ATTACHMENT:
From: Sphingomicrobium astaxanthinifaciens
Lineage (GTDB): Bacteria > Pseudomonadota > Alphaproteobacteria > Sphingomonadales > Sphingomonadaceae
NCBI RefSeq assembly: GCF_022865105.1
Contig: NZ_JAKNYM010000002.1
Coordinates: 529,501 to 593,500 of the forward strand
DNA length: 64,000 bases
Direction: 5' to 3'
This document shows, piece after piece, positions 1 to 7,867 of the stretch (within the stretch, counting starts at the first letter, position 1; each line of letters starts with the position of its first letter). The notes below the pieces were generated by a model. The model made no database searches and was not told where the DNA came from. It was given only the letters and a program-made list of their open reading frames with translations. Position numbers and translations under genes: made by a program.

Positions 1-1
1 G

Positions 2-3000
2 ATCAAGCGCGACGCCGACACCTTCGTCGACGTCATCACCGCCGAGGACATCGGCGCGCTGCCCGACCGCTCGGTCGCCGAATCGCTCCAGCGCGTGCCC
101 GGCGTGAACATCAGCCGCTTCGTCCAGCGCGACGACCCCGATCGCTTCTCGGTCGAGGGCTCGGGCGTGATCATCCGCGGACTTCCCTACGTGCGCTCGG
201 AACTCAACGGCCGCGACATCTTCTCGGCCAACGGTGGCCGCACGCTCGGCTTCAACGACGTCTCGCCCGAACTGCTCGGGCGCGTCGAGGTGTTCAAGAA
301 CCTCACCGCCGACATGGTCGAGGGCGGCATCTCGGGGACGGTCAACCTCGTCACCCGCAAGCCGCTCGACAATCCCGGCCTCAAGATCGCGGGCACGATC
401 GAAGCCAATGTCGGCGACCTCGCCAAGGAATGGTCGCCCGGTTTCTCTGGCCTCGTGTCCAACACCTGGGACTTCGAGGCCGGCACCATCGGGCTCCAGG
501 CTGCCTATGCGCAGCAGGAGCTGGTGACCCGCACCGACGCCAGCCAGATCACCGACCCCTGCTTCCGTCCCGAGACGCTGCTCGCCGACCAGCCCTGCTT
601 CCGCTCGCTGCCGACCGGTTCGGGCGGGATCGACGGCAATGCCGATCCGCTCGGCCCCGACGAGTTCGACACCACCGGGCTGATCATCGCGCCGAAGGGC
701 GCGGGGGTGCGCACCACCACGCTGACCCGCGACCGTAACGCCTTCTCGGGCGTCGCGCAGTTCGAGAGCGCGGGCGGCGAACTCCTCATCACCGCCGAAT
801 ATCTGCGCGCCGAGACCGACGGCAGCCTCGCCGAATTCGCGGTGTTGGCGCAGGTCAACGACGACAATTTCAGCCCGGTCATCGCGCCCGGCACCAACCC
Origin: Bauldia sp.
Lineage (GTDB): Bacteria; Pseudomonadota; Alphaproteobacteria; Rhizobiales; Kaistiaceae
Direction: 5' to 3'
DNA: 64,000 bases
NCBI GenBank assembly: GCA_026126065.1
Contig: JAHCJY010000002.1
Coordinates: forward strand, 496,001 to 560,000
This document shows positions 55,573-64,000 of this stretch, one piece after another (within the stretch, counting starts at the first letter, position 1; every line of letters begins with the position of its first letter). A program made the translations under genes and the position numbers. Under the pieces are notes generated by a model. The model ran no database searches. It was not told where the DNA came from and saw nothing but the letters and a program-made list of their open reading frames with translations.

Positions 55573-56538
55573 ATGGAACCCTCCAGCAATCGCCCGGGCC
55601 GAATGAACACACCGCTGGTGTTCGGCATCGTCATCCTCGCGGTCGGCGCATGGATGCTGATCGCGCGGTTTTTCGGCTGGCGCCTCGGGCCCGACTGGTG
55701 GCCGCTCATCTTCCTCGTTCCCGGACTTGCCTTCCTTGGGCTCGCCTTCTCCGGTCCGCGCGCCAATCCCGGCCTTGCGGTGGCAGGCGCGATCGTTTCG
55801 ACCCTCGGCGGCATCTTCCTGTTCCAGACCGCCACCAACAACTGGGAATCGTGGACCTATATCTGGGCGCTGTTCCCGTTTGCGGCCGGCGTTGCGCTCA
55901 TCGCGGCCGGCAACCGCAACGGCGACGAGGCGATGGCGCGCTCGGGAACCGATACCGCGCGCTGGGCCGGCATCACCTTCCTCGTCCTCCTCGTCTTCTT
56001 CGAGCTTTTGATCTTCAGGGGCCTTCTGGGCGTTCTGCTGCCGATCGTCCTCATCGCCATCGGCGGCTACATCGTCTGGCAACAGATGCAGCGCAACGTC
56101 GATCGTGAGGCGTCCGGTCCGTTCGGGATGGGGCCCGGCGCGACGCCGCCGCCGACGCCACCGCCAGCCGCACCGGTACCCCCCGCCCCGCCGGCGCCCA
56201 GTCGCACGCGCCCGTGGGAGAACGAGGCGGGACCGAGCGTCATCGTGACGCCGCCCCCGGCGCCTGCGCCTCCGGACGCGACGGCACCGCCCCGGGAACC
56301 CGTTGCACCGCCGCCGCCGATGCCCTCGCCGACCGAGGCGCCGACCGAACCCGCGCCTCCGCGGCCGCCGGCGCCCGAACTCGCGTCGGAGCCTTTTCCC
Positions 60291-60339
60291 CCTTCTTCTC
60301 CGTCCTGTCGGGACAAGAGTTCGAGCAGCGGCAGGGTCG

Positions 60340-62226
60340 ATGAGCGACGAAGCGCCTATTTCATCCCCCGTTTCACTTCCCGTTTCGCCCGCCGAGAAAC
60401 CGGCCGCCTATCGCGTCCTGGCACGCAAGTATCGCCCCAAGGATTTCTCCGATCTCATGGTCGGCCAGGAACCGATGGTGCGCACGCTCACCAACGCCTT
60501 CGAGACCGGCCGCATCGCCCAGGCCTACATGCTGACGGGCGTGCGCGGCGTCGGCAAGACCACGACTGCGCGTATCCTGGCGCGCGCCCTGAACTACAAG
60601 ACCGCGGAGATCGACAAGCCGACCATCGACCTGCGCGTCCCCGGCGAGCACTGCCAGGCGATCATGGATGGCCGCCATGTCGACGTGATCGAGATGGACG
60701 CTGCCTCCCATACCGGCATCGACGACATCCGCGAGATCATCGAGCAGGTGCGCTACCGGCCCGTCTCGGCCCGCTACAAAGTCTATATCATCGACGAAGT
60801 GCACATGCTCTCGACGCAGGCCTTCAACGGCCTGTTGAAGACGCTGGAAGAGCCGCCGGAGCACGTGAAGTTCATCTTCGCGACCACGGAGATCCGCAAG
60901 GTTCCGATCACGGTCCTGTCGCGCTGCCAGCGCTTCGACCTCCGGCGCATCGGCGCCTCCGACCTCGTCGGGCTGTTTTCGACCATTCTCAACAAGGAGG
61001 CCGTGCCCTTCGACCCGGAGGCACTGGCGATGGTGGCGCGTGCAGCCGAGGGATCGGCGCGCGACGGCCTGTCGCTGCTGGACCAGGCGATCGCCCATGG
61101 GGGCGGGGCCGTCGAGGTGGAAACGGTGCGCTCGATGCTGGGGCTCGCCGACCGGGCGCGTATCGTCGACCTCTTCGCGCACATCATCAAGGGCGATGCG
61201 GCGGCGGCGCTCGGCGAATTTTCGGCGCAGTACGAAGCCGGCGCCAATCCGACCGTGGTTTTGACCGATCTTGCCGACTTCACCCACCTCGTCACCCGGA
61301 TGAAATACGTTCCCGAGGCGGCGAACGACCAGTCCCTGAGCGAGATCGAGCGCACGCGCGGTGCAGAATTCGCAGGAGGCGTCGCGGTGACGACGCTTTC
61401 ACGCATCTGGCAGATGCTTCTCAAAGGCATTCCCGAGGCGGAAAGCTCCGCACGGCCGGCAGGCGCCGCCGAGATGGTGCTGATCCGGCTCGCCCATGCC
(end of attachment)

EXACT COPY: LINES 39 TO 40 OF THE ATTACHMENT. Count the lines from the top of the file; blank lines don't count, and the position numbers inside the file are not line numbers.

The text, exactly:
Positions 60291-60339
60291 CCTTCTTCTC